Custom Acanthus Major desk in olive burl wood by Fisher Weisman. Photo: Courtesy of Fisher Weisman

Fisher Weisman

This one-of-a-kind desk by Andrew Fisher elevates a solid block of olive burl wood on sculptural hand-cast bronze legs that capture the regal acanthus leaves found in many architectural designs.

Circa-1970s George Nakashima buckeye burl and parchment table lamp. Photo: Courtesy of 1st Dibs

George Nakashima

Perhaps no artisan is more famous for woodwork than George Nakashima. This table lamp from the 1970s combines the master craftsman’s gift with live-edge wood and his meticulous minimalist aesthetic, blending a free-form buckeye burl base with a pristine parchment shade.

Grilli Zarafa bar cabinet from Artemest. Photo: Courtesy of Artemest

Artemest

Brothers Giorgio and Giovanni Grilli launched their woodworking studio in Tuscany with a commitment to honoring the practices of traditional Italian cabinetmaking. Their Zarafa collection, including this striking bar cabinet, is made with a tumble of walnut burl marquetry inlay, surrounded by a sumptuous Macassar ebony veneer.

The Madison spring petal amber ash burl and white stainless-steel nesting tables from Jonathan Charles Fine Furniture. Photo: Courtesy of Jonathan Charles Fine Furniture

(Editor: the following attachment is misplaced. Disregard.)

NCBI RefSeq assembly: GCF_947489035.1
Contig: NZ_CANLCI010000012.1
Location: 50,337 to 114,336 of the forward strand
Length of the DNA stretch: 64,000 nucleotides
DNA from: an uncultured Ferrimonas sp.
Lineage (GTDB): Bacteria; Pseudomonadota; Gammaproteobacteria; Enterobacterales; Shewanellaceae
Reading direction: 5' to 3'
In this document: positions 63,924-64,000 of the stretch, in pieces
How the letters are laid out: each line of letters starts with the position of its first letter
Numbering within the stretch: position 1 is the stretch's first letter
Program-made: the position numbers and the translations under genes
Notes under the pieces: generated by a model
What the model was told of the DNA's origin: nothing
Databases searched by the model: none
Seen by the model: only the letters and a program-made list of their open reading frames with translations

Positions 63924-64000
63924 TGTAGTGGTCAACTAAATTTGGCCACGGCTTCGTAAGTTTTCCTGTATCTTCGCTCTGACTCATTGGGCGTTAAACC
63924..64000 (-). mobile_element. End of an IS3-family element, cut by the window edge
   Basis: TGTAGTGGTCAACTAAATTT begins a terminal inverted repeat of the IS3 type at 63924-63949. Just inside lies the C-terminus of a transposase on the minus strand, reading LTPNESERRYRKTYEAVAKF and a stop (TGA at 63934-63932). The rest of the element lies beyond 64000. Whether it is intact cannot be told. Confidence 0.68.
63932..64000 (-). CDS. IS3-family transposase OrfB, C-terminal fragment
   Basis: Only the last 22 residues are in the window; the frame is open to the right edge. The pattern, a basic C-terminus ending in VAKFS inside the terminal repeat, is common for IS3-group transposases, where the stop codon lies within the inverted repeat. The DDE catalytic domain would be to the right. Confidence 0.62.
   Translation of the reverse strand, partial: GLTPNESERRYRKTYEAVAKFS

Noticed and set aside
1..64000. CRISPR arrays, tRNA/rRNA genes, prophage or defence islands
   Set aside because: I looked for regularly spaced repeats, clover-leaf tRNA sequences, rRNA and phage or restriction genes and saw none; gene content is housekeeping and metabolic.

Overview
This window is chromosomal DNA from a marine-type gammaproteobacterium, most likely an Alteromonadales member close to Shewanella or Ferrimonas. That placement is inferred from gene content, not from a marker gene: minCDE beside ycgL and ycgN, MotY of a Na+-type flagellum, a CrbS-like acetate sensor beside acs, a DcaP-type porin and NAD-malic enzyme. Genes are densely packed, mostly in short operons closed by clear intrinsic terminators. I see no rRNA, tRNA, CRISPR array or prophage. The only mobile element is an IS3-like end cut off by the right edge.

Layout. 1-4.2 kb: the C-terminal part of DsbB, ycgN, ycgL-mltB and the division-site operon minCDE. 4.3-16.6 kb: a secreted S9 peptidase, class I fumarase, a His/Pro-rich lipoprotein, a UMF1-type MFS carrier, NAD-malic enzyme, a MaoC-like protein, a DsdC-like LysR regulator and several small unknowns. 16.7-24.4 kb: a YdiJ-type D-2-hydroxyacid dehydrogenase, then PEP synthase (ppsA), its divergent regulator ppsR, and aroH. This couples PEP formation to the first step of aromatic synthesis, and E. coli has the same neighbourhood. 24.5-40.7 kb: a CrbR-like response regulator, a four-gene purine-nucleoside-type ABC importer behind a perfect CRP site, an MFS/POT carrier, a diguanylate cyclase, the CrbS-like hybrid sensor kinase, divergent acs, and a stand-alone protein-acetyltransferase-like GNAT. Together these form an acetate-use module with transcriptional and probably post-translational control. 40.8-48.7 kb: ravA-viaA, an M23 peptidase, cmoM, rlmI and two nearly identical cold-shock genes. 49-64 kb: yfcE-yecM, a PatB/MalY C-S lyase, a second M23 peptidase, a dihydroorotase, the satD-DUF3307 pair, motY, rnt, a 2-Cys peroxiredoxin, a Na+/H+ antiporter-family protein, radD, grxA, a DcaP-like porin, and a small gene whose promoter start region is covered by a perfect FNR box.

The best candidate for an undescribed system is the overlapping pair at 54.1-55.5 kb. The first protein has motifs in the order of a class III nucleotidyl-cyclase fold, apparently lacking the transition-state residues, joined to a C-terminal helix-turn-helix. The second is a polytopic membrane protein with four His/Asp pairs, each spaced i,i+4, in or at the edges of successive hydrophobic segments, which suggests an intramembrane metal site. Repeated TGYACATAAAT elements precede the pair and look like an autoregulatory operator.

Jonathan Charles

Many of the English furniture designs in Jonathan Charles’s collection feature striking examples of burl—from a piano-black and amber ash burl chest and a whimsical bow-tie-shaped oak burl cocktail table to a walnut and mother-of-pearl dressing stool fit for royalty. These shapely nesting tables channel an antique spirit with a delicate floral inlay but bring in modern elements with stainless-steel legs.

The Chin Hua Garze nightstand in malachite from Century. Photo: Courtesy of Century

Century

Century’s Chin Hua collection of furniture is designed around a remarkable selection of woods, from satin walnut to maple burl. This unique Garze nightstand captures the exquisite burl grain but transforms its look with the brand’s deep malachite finish. Paired with modern acrylic panels, the final piece makes a bold design statement.

Rollend étagère from DuVIsst. Photo: Courtesy of DuVisst

DuVisst